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Sunday, May 08, 2011

Mom Dresses Like a Ragpicker!!

by Tom King (c) 2011

I have been privileged to know three great mothers in my time. One was, of course, my own Mom. One of my earliest memories of her was of her standing over an ironing board after work, earning a few extra bucks by ironing shirts for businessmen when she ought to have been resting from working all day as a seamstress. I don't think she knew that I knew what she was doing, but I did. I knew she didn't make enough from her other job to pay the bills. And she was doing this while trying to keep her hyperactive son from breaking his own or his sister's neck, plugging himself into his electric train set or crashing through the front window while running around the living room in his undershirt and underwear trying to imitate the basketball players he'd seen on the neighbor's TV. 

I also remember times later on, when she would play baseball in the backyard with my brother, sister and I and a contingent of neighbor kids, patiently throwing pitch after pitch till we finally learned how to swing a bat and connect with the ball. I remember her terrible grief over losing two of us, her joy over our small triumphs in school and in life. Mom didn't hem me in too much. She could be tough, but we learned just how far we could push her before death and destruction would come  raining down on our heads. I was a hyper kid. I lived in the tops of trees, swung from ropes, rolled down hills in barrels and tires. Mom seemed to understand that I needed to get that all out of my system or bust. I learned patience, unconditional love and how to give a child some breathing room from Mom.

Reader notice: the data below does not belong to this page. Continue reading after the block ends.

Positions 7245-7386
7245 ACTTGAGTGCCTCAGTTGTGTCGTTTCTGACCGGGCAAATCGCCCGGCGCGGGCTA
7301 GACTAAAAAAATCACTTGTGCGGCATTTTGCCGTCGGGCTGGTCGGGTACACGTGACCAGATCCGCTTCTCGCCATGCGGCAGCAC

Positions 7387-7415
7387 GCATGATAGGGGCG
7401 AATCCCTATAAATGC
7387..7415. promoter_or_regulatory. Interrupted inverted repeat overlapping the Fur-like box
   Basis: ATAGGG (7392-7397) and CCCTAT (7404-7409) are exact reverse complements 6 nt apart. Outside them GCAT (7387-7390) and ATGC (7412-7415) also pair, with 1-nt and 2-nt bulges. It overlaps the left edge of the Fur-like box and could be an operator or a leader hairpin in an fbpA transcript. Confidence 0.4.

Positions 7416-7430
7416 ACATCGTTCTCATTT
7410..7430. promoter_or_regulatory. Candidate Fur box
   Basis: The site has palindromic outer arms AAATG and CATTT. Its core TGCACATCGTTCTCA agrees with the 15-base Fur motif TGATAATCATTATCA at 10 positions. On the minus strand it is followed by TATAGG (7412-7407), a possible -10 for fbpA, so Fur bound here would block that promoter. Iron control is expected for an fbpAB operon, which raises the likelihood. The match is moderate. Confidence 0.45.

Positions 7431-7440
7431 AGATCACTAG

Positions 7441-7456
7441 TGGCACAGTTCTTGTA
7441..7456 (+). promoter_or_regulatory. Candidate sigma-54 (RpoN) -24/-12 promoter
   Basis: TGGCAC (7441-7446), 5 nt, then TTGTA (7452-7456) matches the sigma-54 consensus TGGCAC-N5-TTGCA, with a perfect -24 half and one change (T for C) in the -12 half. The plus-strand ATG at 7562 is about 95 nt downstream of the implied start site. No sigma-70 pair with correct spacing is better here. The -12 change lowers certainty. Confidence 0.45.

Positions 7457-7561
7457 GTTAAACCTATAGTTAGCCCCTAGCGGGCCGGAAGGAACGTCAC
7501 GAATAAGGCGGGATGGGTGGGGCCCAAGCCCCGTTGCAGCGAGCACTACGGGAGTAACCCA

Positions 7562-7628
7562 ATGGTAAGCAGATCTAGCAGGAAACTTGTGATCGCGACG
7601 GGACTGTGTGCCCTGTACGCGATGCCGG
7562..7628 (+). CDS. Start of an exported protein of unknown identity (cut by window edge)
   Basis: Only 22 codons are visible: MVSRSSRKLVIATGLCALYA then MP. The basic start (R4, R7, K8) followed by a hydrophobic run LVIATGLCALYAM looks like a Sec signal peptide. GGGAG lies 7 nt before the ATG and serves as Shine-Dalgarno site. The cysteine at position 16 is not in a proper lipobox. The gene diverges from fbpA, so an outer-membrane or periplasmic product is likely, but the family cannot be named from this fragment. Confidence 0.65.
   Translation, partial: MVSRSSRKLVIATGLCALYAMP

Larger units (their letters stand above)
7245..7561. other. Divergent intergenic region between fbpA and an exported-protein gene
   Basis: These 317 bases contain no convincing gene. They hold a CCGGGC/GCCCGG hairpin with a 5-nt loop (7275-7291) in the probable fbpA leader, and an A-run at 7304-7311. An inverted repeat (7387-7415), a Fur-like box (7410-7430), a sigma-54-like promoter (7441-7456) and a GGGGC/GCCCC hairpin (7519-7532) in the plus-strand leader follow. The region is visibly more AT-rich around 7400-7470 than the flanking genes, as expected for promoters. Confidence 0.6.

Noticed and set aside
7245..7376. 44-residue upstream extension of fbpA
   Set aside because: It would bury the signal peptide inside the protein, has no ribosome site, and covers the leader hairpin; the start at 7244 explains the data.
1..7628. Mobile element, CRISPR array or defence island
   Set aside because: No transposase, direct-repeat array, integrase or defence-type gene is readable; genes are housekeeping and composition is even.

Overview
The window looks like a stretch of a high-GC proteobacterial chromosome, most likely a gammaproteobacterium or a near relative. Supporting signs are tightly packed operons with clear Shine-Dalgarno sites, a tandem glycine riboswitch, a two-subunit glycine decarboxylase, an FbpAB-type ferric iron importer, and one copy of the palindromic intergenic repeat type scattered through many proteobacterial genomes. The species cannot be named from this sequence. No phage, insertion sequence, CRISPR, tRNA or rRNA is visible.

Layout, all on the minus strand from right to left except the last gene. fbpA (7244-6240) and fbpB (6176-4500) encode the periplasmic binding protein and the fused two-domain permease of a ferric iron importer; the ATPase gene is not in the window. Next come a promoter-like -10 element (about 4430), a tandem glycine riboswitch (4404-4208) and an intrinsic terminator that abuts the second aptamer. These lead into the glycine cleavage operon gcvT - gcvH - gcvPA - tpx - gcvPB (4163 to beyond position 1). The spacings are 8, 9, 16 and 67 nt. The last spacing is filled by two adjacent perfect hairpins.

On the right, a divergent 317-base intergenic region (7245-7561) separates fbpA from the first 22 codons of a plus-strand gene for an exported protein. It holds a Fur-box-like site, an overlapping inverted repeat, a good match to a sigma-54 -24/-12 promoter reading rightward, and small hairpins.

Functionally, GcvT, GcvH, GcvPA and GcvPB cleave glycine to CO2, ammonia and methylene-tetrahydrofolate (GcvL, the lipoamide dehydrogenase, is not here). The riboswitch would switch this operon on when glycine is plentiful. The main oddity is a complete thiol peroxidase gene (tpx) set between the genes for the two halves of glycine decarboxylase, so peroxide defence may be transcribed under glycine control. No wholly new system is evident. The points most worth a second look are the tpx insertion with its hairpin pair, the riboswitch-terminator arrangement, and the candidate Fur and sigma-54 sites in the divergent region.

My grandmother was the second powerful mother in my life. A tough woman of stern Scots ancestry, she sometimes affected a tough, unforgiving demeanor. She could be critical. She loved gossip. But there was in her a soft mushy interior that few people saw. Grandpa saw it and loved her for it. At a time when I was a skinny kid making $5 a week selling newspapers and peddling more than 45 miles every one of those weeks in all kinds of miserable weather delivering papers, she used to feed me longhorn cheese and tomato sandwiches with a bottle of cold Dr. Pepper on Sundays when I dropped by after finishing my paper route collections. She knew I had to be hungry and suspected I probably hadn't eaten breakfast. There were Thanksgivings, Christmases and Sabbaths when I sat at her table and ate till I couldn't walk and she stood there smiling all the while at me, her heart gladdened that I had enjoyed that little snack she'd made for me.

An older gentleman told me a story a couple of years ago about her. It seems he had worked on the college dairy while attending Southwestern Junior College back in the early 50s when my grandmother was working at the college cafeteria. The dairy boys mostly lived in the village and what they made paid their tuition, but it left little money for food and certainly not a cafeteria meal ticket.  He told me he'd never forget Ms. King. In the evening they'd come by Old North Hall where the Kitchen was on the ground floor and she would smuggle leftovers (and some not-so-leftovers) out the back window to the dairy boys. No one ever said a thing about it. Even if they knew, my grandmother was such a good cook they wouldn't have wanted to risk losing her. She expressed a mother's love with pots and pans and potatoes. From her I learned that love can be expressed with more tangible things than words - like longhorn cheese and tomato sandwiches.